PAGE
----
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Meandering through a social media timeline, I stumbled upon one of those “listicles” that comprise so much of our empty internet clicking. This one was about how the adorableness of children should inspire everyone to be a parent, and the images were pretty cute, but my favorite bit was textual:

(I am working a morning shift at a cafe. We are serving breakfast. A little boy and his mother enter.)

Me: “So, what will it be?”


(There is a sudden silence and everyone turns to look. The mother looks very embarrassed.)

Mother: “Eggs . . . he would like some eggs . . . .

It is easy to love our children, and to love parenting, when the stories are unique and funny and the memories are warm. It is one of God’s abiding mercies that, as years pass, parental reverie tends to enlarge the moments of adorable sweetness while the anxieties born of illnesses and outbursts are first diminished and then forgotten. As our children transition into responsible adulthood we feel a slow ebbing-away of the self-doubt that has been our decades-long companion on wakeful nights.

For every parent, though, a thin-but-constant electrical current of concern runs through the psyche. A psychotherapist friend once confessed to me that she still makes each of her five grown children call her on rainy nights, to tell her they are safely at home. “So many mothers run away from their children or put them in nurseries or go out to work,” Dorothy Day noted, “because they can’t stand . . . the suffering that such love entails.”

Sound parenting involves being a grown up, but almost none of us really are, when we get started. A parent becomes one within the act of learning to be a family-unit, amid the constantly changing dynamics of individuals advancing through life-stages together. One could argue that as parents raise the children, the children, quite paradoxically, raise the parents. When parents resist being raised, families break down and collapse.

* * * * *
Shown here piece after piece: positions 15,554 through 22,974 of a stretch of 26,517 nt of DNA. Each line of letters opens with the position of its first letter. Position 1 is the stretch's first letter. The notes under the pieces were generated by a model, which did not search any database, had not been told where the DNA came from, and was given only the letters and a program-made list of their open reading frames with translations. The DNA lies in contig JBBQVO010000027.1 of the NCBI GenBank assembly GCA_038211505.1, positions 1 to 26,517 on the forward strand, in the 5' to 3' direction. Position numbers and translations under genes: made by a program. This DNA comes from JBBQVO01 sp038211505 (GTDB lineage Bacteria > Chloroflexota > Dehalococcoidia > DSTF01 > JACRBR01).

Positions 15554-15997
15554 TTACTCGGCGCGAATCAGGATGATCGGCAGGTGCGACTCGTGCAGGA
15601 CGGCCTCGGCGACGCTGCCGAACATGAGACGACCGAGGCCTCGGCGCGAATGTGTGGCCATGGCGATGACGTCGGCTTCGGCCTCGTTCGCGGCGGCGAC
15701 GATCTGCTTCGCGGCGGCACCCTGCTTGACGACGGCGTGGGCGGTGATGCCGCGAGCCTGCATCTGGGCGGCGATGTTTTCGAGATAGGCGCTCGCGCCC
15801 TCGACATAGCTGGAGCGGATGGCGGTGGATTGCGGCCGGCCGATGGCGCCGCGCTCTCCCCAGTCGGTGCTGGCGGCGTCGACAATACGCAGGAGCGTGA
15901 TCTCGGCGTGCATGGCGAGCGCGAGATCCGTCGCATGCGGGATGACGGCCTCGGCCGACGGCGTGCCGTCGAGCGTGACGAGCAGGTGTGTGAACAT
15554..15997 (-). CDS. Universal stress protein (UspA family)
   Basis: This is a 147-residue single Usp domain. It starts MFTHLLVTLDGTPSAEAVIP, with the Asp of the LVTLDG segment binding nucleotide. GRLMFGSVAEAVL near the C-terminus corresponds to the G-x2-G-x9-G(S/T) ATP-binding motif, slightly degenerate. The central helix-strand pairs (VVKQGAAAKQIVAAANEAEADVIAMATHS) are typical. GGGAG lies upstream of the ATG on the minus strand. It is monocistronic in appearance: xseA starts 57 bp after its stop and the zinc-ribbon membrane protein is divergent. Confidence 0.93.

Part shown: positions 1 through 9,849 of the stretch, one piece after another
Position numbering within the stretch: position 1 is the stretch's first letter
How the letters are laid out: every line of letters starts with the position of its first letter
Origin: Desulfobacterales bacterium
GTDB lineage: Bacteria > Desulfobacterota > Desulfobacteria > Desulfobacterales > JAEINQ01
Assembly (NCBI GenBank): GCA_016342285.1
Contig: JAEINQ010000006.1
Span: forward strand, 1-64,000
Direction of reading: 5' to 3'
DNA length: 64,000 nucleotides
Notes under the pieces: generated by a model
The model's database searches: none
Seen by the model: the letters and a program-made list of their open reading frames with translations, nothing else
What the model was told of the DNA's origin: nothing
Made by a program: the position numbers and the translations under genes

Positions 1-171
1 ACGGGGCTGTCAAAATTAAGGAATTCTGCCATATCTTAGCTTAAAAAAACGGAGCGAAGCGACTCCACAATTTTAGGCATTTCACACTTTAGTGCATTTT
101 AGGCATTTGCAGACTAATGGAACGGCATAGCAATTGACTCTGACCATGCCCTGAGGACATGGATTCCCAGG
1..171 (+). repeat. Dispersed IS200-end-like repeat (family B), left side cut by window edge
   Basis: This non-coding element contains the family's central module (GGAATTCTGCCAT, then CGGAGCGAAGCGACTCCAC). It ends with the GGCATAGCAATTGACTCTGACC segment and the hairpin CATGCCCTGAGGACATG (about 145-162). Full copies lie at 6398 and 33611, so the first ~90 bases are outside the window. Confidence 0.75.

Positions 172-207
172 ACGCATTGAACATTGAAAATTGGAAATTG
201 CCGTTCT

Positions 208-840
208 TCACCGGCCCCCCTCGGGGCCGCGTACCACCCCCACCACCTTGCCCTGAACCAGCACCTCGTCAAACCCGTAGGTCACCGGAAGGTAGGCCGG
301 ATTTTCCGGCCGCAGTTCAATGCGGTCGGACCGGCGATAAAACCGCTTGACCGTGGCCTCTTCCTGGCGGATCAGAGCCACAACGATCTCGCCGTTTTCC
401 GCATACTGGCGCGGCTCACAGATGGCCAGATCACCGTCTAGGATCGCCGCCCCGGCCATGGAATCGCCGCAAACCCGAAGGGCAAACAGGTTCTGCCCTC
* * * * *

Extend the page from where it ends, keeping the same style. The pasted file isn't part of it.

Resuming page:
A recent report explores whether a perceived lack of hope, mixed with evolving social norms and governmental interference, is behind the alarmingly low marriage and birth rates in Japan. I wonder, though, if having a career and going out with friends simply seems easier to people than committing to the long haul of lunacy and sorrow that comes with the intimacy of familial relationships:

Mendokusai translates loosely as “Too troublesome” or “I can’t be bothered”. It’s the word I hear both sexes use most often when they talk about their relationship phobia. Romantic commitment seems to represent burden and drudgery, from the exorbitant costs of buying property in Japan to the uncertain expectations of a spouse and in-laws. And the centuries-old belief that the purpose of marriage is to produce children endures. Japan’s Institute of Population and Social Security reports an astonishing 90% of young women believe that staying single is “preferable to what they imagine marriage to be like.”